Humans are fallible; that’s why cyberattacks work. The success of a ransomware attack depends on the victim having no choice but to pay up in order to return to business as usual. A highly accessible recent back up undermines attackers who depend on us being unprepared. By blowing away a system and restoring from yesterday’s back up, we may lose a day of progress; ransomers, however, gain nothing at all.

For further resources on ransomware defense for users and organizations, check out CISA’s advice on ransomware.

Posted on by:

victoria profile

Victoria Drake

@victoria

Senior software engineer, currently Director of Engineering. 💜 Cybersecurity, CI/CD. Co-author, core maintainer at OWASP Web Security Testing Guide. 👉 https://victoria.dev

Discussion

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On the cloud side of things, I'm rather fond of rclone. As their own tagline says, it's quite literally rsync for cloud storage, and it supports a huge number of different storage providers (including all the big ones and quite a few smaller ones too).

 

Great article. Wanted to add that backing up is just one part of the story. Periodic restores must be tried out to ensure that everything works when restored.

Also, we should keep separate weekly and monthly snapshots in case we are slow to detect the ransomware as the cron can overwrite the earlier good backup with the backup tainted by ransomware.

 

Great points! Thank you!

I got caught up in my cron line and neglected to round out the practice. 😅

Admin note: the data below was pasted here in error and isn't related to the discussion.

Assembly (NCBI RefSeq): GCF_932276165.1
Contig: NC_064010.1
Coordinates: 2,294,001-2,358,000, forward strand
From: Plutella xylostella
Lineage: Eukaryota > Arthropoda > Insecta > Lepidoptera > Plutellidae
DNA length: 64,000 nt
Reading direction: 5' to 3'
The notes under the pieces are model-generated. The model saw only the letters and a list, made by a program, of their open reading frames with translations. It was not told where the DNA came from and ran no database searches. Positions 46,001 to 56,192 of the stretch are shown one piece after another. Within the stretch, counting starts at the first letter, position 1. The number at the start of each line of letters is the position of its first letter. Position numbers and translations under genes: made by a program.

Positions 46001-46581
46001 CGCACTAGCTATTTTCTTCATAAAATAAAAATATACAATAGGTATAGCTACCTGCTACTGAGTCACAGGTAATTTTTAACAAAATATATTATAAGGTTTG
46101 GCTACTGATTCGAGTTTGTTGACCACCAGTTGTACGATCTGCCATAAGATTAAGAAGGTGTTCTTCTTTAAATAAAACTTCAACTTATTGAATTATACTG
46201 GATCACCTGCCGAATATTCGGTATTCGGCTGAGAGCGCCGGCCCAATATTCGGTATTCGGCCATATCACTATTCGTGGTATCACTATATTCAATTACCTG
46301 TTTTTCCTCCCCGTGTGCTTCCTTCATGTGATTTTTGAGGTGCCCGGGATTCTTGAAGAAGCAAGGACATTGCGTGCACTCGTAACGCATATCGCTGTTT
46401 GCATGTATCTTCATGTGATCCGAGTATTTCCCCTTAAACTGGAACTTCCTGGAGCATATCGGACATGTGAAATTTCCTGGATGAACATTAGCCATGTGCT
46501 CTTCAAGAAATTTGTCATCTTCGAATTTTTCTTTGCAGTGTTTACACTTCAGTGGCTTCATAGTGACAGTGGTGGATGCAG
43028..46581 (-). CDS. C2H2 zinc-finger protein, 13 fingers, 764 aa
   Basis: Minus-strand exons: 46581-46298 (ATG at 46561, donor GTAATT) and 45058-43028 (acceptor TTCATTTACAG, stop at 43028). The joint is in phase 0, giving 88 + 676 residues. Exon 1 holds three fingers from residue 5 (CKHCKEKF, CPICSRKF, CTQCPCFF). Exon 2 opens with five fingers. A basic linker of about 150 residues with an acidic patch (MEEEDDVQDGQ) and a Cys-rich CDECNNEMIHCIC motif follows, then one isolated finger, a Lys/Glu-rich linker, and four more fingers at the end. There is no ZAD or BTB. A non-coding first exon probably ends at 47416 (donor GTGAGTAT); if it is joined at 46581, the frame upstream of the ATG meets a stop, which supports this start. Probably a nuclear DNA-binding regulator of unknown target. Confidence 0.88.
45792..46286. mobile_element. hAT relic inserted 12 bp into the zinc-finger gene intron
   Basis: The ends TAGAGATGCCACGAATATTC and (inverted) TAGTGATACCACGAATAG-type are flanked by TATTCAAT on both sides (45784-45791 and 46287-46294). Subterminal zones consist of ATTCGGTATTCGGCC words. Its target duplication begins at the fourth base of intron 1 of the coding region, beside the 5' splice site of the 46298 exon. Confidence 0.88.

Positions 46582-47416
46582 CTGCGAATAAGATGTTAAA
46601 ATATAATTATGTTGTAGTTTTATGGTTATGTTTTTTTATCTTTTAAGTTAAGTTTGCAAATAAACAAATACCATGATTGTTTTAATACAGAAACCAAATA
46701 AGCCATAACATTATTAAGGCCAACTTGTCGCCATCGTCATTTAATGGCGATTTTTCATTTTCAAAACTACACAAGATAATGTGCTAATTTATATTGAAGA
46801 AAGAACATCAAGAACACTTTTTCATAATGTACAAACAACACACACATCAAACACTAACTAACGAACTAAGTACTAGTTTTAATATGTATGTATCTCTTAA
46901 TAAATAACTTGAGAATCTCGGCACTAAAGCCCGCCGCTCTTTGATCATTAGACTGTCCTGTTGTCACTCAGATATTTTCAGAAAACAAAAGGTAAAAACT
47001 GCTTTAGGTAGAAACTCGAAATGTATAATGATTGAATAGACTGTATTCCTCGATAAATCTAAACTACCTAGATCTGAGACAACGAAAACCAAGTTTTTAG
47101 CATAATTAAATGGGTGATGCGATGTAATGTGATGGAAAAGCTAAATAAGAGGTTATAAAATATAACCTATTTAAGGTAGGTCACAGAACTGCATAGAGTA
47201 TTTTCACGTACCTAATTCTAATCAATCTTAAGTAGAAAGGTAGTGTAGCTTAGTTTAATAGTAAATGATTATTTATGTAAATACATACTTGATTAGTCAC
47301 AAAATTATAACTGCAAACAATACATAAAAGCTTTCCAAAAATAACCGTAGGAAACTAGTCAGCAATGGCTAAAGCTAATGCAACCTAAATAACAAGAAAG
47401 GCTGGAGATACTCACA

I'd rather use something like restic, which provides incremental ciphered snapshots for backups, and supports lots of cloud appliances (including S3).

Better reliability than risking having everything encrypted public.

 

I didn't know about this one. As it seems it can be used as a "client" for Backblaze, this includes what I think are the two most interesting tools for incremental backups.

 

Indeed. It's a very fine piece of software that is easy to automate.

 

The next step in this process is to back up multiple versions of your files using incremental snapshots, which is also pretty easy with rsync. The key is using cp -al (copy and make hard links) to prepare the latest version of the backup files, and then rsync into that directory. This way, files which have not been changed will only be stored once on the disk.

Once that's working, you can add the --delete option to rsync (removing individual files that have been deleted). You can also set up a process to remove older snapshots as needed. This is the kind of scheme I usually set up for my clients.

More info about how and why this works: mikerubel.org/computers/rsync_snap...

 

I have to disagree with the --delete option in this particular use case.
It defeats the purpose of the article.

Ransomware will delete your files replacing them with their crypted version.

Then your backup process with --delete, will ... delete your sane files ...
I don't think it is what you want for your backup process to prevent ransomware ...
Same stuff for you snapshots. Sane backup could vanish ..

In ransomware case, a good indicator can be the percentage variation of changes in files.

 

I think you misunderstood my comment: you only add --delete after you have snapshots working properly. Then the files only disappear from the latest backup, but they are still present in all previous snapshots.

If you set this up correctly - and you understand what it is doing, which is always important - then it is a good system with no risk for data loss.

 

Great info on rsync! Thanks for that and the link, James!